The hon. Members for Eccles and for Carrick, Cumnock and Doon Valley (Mr. Foulkes) mentioned privatisation of the CDC. Following the last quinquennial review, it was confirmed to the House in May 1994 that the CDC was being retained in the public sector, and that remains the Government's belief. I am happy to confirm that the present position--in which the CDC is a public corporation run by the board in a framework of targets agreed with Ministers--is the right one.

Much has been said about why the new powers were not included in the original Bill. After what became the Commonwealth Development Corporation Act 1995 had been introduced last year, we concluded that we could not add measures to it within the long title. That is why Lord Trefgarne introduced a private Member's Bill in the other place. Two hon. Members stated that that Bill failed because of lack of Government time, but it failed because of a mistake by Labour Front Benchers. It is amazing how they will not apologise for having killed the Bill off and instead try to make some high-minded excuse about a matter of principle. It was not a matter of principle: it was a mistake.

Miss Emma Nicholson: The Minister may not know that I tried to speak in the CDC debate last year. I was firmly told by the Conservative Whips that the Government did not want anybody to speak from the Conservative side in favour of the CDC.

Mr. Hanley: It was not that the Government wanted no one to speak in favour of the CDC; quite the reverse. The hon. Lady might not remember, or her memory is selective. The deputy chief Whip of the Labour party objected to the Bill, rather as the Opposition objected to the Hong Kong (War Wives and Widows) Bill just 10 days ago. They did so by mistake, and I am pleased that, today, both sides of the House have recognised the wisdom of the Bill and that we have been able to put the matter straight.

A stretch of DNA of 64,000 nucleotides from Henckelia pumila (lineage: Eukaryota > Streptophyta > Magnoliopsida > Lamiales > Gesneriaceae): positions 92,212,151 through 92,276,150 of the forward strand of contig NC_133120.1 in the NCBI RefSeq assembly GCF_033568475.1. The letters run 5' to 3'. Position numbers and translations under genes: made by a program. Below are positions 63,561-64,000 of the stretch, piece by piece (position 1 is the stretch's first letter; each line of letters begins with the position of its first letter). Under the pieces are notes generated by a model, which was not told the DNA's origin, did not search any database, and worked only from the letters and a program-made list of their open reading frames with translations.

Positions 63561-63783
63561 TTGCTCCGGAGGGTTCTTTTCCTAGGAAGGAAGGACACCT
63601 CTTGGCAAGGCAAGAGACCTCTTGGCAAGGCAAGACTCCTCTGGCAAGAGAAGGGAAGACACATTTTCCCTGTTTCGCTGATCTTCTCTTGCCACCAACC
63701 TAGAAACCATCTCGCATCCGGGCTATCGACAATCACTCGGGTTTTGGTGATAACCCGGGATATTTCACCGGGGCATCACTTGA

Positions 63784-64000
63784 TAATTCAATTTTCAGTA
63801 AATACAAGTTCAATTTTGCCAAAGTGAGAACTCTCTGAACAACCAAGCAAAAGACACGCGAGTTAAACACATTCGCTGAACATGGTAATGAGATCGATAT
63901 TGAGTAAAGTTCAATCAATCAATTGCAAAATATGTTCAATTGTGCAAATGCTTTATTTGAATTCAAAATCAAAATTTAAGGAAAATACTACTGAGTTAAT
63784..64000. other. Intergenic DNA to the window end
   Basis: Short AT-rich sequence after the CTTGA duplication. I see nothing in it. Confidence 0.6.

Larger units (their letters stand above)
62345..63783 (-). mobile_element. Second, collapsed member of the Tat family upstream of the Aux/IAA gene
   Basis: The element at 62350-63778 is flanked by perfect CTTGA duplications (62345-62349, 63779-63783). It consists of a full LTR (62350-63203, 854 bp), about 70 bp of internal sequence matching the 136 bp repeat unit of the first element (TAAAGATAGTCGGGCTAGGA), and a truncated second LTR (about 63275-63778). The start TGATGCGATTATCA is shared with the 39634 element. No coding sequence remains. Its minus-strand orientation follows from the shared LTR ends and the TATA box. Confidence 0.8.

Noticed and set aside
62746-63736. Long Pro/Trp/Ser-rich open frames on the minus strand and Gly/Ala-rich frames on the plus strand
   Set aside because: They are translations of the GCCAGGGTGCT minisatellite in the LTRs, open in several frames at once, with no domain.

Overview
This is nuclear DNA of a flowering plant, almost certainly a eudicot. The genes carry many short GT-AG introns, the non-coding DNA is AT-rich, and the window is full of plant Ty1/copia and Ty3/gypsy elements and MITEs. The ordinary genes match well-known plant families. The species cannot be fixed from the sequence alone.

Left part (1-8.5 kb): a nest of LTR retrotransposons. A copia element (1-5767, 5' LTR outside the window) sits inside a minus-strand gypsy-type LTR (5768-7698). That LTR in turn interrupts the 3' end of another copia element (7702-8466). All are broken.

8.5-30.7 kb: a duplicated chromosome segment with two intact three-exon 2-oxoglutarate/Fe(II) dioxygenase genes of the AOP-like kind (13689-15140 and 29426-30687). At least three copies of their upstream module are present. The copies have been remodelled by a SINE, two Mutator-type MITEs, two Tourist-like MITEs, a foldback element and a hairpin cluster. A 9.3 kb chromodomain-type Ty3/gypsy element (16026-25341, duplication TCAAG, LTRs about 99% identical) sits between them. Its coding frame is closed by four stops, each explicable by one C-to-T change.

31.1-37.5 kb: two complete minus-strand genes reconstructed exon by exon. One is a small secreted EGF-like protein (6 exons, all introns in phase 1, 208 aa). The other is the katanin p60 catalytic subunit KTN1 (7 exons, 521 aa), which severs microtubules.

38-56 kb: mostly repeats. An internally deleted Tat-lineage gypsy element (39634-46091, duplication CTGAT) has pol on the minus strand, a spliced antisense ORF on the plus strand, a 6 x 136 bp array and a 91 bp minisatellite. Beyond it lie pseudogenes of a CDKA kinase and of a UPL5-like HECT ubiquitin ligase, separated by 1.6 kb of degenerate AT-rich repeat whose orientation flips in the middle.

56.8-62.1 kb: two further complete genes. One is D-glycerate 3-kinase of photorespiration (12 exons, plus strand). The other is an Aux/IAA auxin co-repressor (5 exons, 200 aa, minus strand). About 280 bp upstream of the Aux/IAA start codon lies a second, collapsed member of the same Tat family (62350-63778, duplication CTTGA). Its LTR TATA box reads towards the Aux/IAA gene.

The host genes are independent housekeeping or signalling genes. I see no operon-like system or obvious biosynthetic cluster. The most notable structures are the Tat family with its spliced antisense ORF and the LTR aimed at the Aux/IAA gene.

Miss Lestor: There has been a feeling of agreement for much of the evening, but we did not make a mistake; it was quite deliberate. The Bill was not killed off, but

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opposed, because we were not receiving the assurances that we sought about the future of the Bill and the CDC. We are receiving those assurances tonight.

Mr. Hanley: I have heard that one before. Here, at least, we have a Bill that has now worked, and we have shown that progress can be made when two or more people who are friendly towards a Bill's objective act together sensibly in the interests of those whom we are all trying to serve. I pay tribute to the hon. Lady for the fact that we are now discussing this Bill, and I believe that, God willing, it will be given its Third Reading as well. Let us leave the other issues to history, which is where they ought to be buried.

The hon. Lady mentioned the "poor country" target. We need to allow the CDC to play a role in countries where it usefully can, but we should also remember that the target for poor countries relates to countries eligible for International Development Association funding. The definition of a poor country involves a per capita income below $1,300 in 1992. We must allow the CDC to play a role wherever it can, but some countries may fall outside that limit.

South Africa, in particular, is not defined as a poor country for our present purposes. Other countries, such as Namibia, Botswana, Jamaica, Fiji, Belize and some small Caribbean Commonwealth islands do not fit the definition of a poor country, either, but are helped by the CDC. In all cases, the CDC targets areas and sectors that may have difficulty gaining access to other sources of finance, or helps to diversify economies. That allows some diversification of risk in the portfolio.